Three stocks to safeguard your portfolio against inflation
To many investors today the subject of inflation presents three burning questions. 1) When will it really hit? 2) How badly will it hit? 3) How can we prepare our portfolios strategically to make the best of it, and, where possible, profit from it?
VGI Partners latest investor letter for VGI Partners Global Investments (ASX:VG1) raises this topic and describes how owning high-quality businesses that avoid market volatility can safeguard your portfolio against the uncertainty that inflation brings.
In this wire, I pull out some key takeaways from the letter and share three stocks that VGI Partners is picking for an inflationary environment.
The two essential traits
According to the VGI Partners team, who achieved a portfolio return of 25.6% after fees for ASX:VG1 over the year to June 2021, there are two essential traits of a high-quality business that allow it to perform well in an inflationary environment.
The first attribute is a business with pricing power meaning businesses can raise their prices with minimal or no impact on demand for the product.
The second attribute is an ad valorem, or "according to value", pricing model. This means that, rather than charging fixed rates for each product sold or service provided, businesses with ad valorem pricing models charge a percentage of the value of the transaction. This feature can protect these businesses from rising inflation, as revenues increase in line with the value of transactions processed. As the letter outlined:
We have constructed a portfolio of businesses which have either ad valorem pricing models and/or pricing power, which provides them with protection, over the long term, from sustained inflation.
VGI Partners flagged three stocks they believe will be insulated over the long term from periods of sustained inflation, summarised below.
Cie Financiere Richemont (SWX:CFR)
VGI used the example of Richemont as an example of a business with extraordinary pricing power. Richemont, which is listed on the Swiss stock exchange, owns luxury jewellery brands including Cartier and Van Cleef & Arpels. According to VGI, Cartier would be able to increase the prices of their necklaces and bracelets by 10 to 15% over the next two years without it impacting the volume in sales.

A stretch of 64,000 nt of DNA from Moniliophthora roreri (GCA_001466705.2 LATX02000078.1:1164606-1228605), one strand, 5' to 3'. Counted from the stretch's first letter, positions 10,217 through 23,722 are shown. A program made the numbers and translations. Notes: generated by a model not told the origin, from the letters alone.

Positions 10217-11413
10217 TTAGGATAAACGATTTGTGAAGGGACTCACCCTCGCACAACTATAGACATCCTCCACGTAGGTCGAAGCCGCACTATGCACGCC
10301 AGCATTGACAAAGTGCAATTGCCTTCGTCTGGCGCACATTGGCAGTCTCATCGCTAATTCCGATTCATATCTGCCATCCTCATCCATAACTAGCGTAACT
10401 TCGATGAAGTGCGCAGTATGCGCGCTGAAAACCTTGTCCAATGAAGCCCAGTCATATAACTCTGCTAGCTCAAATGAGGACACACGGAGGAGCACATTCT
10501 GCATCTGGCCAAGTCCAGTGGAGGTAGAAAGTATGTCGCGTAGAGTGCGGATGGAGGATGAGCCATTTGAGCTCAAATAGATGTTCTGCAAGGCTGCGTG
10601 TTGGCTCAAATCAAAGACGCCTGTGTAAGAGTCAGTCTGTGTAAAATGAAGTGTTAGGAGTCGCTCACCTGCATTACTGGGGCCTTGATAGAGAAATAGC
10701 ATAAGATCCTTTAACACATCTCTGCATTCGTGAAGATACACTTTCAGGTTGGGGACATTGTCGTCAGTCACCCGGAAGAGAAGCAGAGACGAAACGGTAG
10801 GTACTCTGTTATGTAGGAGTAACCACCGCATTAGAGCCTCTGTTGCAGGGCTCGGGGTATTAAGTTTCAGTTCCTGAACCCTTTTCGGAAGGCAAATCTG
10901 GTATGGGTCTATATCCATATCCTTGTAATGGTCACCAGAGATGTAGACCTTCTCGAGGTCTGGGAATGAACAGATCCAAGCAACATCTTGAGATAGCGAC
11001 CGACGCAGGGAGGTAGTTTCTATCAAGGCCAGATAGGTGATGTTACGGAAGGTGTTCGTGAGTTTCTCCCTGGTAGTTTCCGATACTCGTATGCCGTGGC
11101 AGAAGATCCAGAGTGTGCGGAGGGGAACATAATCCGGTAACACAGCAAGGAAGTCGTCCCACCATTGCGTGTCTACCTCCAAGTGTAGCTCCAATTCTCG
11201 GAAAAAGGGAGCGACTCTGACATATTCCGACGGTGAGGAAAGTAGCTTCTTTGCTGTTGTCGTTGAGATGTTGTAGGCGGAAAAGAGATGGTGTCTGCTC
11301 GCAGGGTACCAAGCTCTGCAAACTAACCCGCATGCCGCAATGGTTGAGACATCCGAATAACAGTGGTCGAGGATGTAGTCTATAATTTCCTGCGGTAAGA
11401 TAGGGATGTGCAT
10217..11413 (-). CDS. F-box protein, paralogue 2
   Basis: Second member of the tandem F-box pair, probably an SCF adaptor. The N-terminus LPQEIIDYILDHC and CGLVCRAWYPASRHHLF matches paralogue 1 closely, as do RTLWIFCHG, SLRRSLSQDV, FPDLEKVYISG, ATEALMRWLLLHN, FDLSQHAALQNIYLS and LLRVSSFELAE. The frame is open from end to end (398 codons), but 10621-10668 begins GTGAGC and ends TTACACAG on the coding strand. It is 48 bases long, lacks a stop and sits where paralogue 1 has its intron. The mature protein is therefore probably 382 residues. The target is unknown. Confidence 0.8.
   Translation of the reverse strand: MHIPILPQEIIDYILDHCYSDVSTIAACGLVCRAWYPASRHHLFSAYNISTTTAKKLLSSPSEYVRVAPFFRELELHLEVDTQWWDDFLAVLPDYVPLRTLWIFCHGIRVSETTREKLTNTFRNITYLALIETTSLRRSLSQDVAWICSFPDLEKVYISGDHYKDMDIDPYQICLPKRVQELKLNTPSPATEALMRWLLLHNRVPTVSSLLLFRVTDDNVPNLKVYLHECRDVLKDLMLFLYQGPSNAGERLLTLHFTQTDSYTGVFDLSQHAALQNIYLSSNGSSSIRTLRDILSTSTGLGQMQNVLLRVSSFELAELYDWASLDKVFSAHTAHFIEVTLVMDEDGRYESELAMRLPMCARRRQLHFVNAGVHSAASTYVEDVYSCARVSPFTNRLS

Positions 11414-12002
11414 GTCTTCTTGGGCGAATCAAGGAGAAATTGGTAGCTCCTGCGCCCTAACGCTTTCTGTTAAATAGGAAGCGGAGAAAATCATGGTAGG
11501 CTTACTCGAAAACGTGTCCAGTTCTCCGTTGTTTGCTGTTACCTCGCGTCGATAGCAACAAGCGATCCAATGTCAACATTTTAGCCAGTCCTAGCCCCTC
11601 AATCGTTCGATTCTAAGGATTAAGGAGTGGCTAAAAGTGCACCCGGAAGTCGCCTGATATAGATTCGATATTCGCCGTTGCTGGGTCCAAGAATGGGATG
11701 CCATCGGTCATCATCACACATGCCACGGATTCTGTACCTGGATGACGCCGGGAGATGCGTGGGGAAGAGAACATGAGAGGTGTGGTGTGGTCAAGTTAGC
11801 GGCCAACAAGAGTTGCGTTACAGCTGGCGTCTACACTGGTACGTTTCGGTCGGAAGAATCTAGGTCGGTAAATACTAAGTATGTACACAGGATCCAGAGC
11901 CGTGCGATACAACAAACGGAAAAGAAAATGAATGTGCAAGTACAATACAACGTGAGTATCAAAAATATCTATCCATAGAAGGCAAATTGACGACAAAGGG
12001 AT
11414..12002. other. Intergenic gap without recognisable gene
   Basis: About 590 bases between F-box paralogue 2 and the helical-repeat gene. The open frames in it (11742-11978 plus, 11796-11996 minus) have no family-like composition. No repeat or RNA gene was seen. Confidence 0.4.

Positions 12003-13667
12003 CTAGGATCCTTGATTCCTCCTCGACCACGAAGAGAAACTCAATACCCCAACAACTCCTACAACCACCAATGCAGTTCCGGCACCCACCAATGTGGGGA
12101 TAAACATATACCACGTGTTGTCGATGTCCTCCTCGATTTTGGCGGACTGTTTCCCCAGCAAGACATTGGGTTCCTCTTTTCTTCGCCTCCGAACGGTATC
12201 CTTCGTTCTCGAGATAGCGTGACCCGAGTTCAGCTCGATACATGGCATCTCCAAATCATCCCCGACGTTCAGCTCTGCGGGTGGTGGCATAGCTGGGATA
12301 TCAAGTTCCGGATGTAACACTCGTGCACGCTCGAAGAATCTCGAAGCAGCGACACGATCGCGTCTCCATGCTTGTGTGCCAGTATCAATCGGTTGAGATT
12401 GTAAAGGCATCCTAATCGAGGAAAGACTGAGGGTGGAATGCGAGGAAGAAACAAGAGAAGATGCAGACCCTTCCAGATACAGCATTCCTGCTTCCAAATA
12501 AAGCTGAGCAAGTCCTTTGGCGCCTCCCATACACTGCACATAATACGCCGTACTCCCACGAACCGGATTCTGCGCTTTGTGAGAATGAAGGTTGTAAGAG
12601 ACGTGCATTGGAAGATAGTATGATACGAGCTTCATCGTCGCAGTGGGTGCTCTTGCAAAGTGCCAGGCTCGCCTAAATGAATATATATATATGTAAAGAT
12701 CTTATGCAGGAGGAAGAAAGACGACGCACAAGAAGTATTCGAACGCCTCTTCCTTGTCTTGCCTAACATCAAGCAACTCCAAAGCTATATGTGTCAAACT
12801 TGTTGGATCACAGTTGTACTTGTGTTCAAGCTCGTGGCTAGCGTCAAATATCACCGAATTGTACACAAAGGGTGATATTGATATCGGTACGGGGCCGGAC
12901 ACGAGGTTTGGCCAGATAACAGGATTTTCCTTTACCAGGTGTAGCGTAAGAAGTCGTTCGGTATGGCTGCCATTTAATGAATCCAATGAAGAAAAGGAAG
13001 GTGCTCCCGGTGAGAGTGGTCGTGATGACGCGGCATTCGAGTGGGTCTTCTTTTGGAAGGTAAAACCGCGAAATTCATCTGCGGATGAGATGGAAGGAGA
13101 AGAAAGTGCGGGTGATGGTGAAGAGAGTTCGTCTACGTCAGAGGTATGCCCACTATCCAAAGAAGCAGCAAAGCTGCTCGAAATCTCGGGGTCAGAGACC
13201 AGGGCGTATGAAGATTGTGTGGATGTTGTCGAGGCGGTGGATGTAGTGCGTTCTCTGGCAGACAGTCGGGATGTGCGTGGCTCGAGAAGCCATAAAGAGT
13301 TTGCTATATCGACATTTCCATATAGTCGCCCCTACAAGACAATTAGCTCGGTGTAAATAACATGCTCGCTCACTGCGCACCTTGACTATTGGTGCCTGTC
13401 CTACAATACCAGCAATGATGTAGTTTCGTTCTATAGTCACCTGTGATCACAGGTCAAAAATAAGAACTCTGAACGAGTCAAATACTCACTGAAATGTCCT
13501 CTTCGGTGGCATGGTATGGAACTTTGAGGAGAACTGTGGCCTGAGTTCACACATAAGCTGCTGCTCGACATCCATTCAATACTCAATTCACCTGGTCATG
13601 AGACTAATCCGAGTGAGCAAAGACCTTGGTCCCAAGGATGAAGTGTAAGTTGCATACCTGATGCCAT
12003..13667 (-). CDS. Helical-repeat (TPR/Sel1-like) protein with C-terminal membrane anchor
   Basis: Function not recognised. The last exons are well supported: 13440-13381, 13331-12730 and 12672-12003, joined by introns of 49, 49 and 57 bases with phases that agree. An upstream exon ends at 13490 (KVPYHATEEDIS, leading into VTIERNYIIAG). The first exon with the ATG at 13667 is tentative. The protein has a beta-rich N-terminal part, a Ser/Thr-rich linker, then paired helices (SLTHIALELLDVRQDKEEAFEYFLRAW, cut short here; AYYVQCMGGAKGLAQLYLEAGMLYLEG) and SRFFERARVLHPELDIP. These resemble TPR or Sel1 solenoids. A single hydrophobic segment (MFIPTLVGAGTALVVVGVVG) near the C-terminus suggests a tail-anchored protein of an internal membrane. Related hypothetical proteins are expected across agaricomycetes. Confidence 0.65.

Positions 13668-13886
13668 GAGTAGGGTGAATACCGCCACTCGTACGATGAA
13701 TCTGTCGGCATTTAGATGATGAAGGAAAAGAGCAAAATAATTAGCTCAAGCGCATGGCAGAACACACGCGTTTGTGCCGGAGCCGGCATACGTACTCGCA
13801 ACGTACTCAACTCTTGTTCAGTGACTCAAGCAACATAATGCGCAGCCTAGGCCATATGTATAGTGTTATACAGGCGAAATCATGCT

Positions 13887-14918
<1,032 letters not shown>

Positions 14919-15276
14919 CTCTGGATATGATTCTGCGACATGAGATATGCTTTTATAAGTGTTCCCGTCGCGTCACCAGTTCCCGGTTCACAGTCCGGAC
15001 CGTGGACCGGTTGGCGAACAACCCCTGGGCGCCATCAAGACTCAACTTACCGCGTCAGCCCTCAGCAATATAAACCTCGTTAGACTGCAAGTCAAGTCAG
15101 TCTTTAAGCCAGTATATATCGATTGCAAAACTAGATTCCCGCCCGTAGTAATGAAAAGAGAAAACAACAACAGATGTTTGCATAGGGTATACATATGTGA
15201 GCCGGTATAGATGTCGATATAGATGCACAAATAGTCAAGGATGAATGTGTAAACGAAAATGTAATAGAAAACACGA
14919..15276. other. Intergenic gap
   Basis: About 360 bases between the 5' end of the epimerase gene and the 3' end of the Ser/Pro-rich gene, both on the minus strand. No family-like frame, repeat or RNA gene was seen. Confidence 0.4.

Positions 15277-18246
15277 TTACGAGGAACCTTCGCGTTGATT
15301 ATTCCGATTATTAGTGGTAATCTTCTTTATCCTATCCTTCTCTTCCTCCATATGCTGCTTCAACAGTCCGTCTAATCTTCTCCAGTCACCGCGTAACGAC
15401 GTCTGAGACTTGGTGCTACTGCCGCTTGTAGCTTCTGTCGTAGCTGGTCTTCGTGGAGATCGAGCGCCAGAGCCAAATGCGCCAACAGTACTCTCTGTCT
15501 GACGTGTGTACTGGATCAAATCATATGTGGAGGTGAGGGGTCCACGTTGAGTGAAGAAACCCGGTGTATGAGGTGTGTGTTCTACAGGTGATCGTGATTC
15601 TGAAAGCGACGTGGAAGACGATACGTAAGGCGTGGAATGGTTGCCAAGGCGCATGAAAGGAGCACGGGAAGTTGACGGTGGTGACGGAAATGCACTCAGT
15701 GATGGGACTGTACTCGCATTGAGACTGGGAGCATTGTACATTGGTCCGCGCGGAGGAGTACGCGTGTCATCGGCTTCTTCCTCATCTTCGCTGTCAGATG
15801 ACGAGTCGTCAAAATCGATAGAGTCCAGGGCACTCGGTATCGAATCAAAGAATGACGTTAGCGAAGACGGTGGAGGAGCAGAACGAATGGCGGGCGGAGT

Looking through the portfolio today we are confident that our businesses will be able to raise prices, at least in line with inflation, and would see minimal impact to demand.
To prove it to you, in the last twelve months, Cartier's sales have managed to not only stay afloat but rise (and that's in the middle of a pandemic with closed stores). Richemont's jewellery division revenue was up 3% for FY21 - remarkable for shut shops.
In terms of exploring the ad valorem pricing model, VGI used the example of Mastercard. This business is built on taking a clip of all credit and debit card transactions that flow over its network. If the concern of inflation does actualise, the value of goods purchased over the network will increase and Mastercard's revenue will grow.
CME Group (NASDAQ:CME)
VGI also provided the example of CME Group for a company that will not only survive but would thrive in an inflationary environment. CME is the world's largest financial derivatives exchange where market participants must go to hedge their interest rate risk. So, should these participants believe that inflation is a real risk and not just transitory, they will trade derivatives to protect themselves or to speculate. CME will see its volumes increase substantially, which goes to their execution of an ad valorem pricing model.
"Owning CME not only protects us from inflation but allows us to profit from it."
An inflation-proof portfolio
So whether you're looking to inflation-proof your portfolio, or you're just after some of the world's best and biggest, ASX:VG1's portfolio has something for everyone. In their recent letter to investors they also discuss one of their newest portfolio additions and reflections on short selling over the last twelve months. You can read the full letter here.
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